January: to-do list

P10009871. During dry, quiet days treat and repaint fences, sheds, greenhouses, stakes and garden furniture.

2. Deal with slippery paths: wash and scrub paving and grit paths in icy weather.

3. While the garden is sleeping, prepare for the new season by washing pots and seed trays ready to use. You can sow greenhouse tomatoes towards the end of the month.

4. Plant heathers, especially Erica, for early spring flowers beloved by bees. I particularly like this white heather to brighten up a dark corner of the winter garden. Perfect in pots too.

5. Cut back deciduous hedging. Aim for a shape that is slightly wider at the bottom than the top – this allows winter light to reach the lower foliage more easily.

6. If you are planning to grow dahlias, start to dig plenty of much into the patch where you plan to plant them. Dahlias are greedy and the richer the soil, the better.

7. Seed catalogues/websites always make a cheery read at this time of year. Start preparing your wish list. I’m rather taken with foxgloves at the moment. Sutton’s Apricot in particular with their lovely, soft peachy spires. And poppies – this lovely, delicate mixed selection (papaver rheas ‘Falling in Love’) from Sarah Raven has also caught my eye.

8. Plan your veggie patch on paper. Depending on what you like to eat, try something from each of the four main groups – roots, brassicas, legumes and leafy salads. Ideally (and depending on space) each should have a patch of their own which you rotate each year. This rotation is the best way to ensure you don’t grow the same thing in the same soil and helps avoid root pests and diseases. Order your veggie seeds ready for planting later in the spring.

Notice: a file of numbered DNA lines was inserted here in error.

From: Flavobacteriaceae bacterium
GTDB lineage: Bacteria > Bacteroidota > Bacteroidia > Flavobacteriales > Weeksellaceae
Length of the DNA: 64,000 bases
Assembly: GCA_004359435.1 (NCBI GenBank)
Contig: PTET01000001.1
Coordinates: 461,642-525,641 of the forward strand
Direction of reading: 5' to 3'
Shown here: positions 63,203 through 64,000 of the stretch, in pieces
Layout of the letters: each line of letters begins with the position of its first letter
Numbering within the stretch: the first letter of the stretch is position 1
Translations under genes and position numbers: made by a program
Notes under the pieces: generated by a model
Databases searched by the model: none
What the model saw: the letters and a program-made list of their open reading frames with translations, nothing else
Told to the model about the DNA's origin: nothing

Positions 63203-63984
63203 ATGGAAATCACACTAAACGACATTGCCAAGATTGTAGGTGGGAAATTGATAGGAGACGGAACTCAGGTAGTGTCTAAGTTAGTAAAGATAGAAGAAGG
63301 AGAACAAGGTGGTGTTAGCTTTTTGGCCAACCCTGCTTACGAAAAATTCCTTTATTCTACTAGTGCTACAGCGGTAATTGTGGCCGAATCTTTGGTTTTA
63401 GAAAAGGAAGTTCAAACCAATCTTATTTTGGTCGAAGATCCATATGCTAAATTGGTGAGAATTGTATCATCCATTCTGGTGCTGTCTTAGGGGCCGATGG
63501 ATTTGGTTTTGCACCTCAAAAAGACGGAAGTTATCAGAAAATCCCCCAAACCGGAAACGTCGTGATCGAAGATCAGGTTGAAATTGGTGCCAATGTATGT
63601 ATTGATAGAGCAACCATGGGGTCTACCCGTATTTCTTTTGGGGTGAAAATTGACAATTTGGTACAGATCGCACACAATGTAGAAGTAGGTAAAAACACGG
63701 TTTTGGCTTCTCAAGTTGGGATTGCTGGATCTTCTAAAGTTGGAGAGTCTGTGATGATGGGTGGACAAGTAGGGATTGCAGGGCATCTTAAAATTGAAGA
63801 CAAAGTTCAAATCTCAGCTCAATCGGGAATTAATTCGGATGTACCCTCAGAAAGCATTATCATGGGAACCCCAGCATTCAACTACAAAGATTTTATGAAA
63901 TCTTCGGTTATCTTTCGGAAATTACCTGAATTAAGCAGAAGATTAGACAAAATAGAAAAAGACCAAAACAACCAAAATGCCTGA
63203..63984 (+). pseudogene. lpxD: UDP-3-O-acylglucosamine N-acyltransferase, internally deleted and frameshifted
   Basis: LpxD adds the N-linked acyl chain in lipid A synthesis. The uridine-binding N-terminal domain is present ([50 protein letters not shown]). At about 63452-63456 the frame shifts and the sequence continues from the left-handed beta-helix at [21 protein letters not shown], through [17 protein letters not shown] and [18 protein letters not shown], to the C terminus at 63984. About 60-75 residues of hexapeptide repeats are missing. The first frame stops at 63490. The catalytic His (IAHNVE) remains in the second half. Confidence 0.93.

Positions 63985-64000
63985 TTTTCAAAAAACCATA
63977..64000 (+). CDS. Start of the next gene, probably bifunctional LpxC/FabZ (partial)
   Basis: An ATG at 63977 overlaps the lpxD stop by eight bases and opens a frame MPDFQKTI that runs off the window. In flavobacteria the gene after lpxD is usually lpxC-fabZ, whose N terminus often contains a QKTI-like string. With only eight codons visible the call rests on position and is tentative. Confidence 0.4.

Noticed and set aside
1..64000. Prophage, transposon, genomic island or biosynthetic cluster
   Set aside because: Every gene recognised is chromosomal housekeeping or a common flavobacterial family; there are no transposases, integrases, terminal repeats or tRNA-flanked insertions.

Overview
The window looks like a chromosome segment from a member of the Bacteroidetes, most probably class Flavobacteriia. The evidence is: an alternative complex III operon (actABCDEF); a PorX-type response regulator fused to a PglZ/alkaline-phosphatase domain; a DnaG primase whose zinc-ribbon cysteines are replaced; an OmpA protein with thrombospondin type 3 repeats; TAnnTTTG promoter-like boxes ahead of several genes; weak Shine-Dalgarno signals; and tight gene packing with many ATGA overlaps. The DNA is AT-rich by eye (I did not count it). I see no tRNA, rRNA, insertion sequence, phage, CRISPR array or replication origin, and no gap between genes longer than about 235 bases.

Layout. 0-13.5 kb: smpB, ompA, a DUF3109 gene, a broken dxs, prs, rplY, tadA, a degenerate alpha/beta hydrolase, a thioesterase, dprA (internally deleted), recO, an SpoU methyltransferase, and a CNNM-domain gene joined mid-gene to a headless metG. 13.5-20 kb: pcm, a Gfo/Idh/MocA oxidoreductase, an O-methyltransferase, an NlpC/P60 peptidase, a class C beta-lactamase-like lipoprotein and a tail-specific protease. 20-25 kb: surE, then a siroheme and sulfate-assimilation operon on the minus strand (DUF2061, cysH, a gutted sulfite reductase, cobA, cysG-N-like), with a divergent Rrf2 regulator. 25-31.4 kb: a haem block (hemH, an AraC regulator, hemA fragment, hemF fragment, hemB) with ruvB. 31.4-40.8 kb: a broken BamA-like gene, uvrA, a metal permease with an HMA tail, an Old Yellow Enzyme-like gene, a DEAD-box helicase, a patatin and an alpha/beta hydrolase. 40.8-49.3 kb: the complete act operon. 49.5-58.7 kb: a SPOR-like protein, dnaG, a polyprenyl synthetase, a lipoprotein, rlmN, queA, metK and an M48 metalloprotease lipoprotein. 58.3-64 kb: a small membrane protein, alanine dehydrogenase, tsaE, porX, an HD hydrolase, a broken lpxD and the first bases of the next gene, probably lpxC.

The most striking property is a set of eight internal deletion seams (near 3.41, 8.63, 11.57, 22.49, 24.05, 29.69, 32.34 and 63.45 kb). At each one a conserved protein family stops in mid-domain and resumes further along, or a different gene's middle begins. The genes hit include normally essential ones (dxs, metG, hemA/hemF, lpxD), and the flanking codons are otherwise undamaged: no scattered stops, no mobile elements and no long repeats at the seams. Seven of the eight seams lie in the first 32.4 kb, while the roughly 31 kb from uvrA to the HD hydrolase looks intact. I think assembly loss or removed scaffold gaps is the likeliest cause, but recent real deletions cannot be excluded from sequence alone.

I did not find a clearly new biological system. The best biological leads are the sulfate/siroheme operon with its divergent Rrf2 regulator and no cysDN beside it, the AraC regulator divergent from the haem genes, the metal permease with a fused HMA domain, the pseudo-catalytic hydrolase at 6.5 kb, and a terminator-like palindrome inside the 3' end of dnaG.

9. If you’ve already dug over your veggie patch soil and your garden is in a mild location with well-drained soil, you can warm it up for spring sowing by covering it with a layer of black polythene. To keep it from blowing away in wintery gales, weigh it down with bricks, stones or handfuls of earth.

10. Plant rhubarb. Plants should be positioned at least 1m apart. Set the crowns about 2cm below the surface of the soil and then spread straw/manure around each crown.

11. Continue to put as much food as possible out for garden birds. Refill feeders early in the day (or, as I do, the night before). The poor little feathered souls awake early and ravenous after a long night out in the cold. An early breakfast is much appreciated.

12. Hellebores will be starting to push their flower stems skywards. Cut off old, tatty leaves at ground level so the beauty of the flowers can be more easily seen.

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